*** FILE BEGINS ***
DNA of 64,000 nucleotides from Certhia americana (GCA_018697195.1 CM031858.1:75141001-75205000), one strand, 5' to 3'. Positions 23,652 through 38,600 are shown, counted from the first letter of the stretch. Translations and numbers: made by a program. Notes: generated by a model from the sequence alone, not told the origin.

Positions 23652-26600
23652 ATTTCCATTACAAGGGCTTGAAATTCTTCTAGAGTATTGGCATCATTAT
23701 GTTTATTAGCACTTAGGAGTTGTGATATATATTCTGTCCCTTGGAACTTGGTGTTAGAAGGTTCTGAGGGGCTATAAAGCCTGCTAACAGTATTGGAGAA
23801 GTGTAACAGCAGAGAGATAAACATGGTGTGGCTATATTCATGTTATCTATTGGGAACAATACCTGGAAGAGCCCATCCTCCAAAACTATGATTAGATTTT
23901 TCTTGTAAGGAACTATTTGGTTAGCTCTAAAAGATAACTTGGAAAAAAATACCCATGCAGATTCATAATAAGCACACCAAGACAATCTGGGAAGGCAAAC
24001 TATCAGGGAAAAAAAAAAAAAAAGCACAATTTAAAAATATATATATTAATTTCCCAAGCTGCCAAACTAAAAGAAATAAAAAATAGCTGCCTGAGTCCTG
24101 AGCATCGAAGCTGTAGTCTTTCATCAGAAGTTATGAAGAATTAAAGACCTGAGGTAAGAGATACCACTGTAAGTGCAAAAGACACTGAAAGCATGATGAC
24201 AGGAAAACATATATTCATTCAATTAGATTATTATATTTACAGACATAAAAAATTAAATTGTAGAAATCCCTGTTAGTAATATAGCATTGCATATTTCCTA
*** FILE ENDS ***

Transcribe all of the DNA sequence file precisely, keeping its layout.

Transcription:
DNA of 64,000 nucleotides from Certhia americana (GCA_018697195.1 CM031858.1:75141001-75205000), one strand, 5' to 3'. Positions 23,652 through 38,600 are shown, counted from the first letter of the stretch. Translations and numbers: made by a program. Notes: generated by a model from the sequence alone, not told the origin.

Positions 23652-26600
23652 ATTTCCATTACAAGGGCTTGAAATTCTTCTAGAGTATTGGCATCATTAT
23701 GTTTATTAGCACTTAGGAGTTGTGATATATATTCTGTCCCTTGGAACTTGGTGTTAGAAGGTTCTGAGGGGCTATAAAGCCTGCTAACAGTATTGGAGAA
23801 GTGTAACAGCAGAGAGATAAACATGGTGTGGCTATATTCATGTTATCTATTGGGAACAATACCTGGAAGAGCCCATCCTCCAAAACTATGATTAGATTTT
23901 TCTTGTAAGGAACTATTTGGTTAGCTCTAAAAGATAACTTGGAAAAAAATACCCATGCAGATTCATAATAAGCACACCAAGACAATCTGGGAAGGCAAAC
24001 TATCAGGGAAAAAAAAAAAAAAAGCACAATTTAAAAATATATATATTAATTTCCCAAGCTGCCAAACTAAAAGAAATAAAAAATAGCTGCCTGAGTCCTG
24101 AGCATCGAAGCTGTAGTCTTTCATCAGAAGTTATGAAGAATTAAAGACCTGAGGTAAGAGATACCACTGTAAGTGCAAAAGACACTGAAAGCATGATGAC
24201 AGGAAAACATATATTCATTCAATTAGATTATTATATTTACAGACATAAAAAATTAAATTGTAGAAATCCCTGTTAGTAATATAGCATTGCATATTTCCTA